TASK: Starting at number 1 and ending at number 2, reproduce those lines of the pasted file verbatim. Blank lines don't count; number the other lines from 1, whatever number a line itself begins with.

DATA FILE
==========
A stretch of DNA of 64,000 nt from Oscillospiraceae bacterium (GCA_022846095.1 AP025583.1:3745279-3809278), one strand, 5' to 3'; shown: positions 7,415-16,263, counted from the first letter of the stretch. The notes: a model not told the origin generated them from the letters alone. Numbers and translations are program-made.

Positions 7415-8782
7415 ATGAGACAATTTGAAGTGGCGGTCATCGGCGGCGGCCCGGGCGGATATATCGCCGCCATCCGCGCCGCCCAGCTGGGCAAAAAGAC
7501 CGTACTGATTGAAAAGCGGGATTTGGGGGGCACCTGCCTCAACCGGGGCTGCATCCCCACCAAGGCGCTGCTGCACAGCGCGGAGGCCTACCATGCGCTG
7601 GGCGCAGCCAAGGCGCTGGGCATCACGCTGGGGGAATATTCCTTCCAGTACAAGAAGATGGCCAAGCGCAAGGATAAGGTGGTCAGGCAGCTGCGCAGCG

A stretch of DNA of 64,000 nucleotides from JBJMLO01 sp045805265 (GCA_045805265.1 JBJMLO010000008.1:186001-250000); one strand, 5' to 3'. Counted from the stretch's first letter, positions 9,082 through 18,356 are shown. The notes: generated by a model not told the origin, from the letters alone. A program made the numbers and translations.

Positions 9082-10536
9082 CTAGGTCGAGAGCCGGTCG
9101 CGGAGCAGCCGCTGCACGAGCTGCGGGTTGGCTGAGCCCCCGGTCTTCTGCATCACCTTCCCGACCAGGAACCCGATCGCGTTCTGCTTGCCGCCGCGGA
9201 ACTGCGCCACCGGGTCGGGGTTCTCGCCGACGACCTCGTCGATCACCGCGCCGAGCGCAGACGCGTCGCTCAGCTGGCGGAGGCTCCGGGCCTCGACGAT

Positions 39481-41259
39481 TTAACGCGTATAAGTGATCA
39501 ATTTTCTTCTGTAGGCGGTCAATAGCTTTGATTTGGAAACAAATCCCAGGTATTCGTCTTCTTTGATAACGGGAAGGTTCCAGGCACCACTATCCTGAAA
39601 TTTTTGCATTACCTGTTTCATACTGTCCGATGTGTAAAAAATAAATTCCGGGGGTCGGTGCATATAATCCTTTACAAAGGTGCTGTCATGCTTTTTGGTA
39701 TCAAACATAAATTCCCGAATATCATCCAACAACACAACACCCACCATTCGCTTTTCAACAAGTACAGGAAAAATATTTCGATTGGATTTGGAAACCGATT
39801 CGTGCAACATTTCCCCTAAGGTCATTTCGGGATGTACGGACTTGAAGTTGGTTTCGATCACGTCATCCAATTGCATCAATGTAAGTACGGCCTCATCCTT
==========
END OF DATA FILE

A stretch of DNA of 64,000 nt from Oscillospiraceae bacterium (GCA_022846095.1 AP025583.1:3745279-3809278), one strand, 5' to 3'; shown: positions 7,415-16,263, counted from the first letter of the stretch. The notes: a model not told the origin generated them from the letters alone. Numbers and translations are program-made.

Positions 7415-8782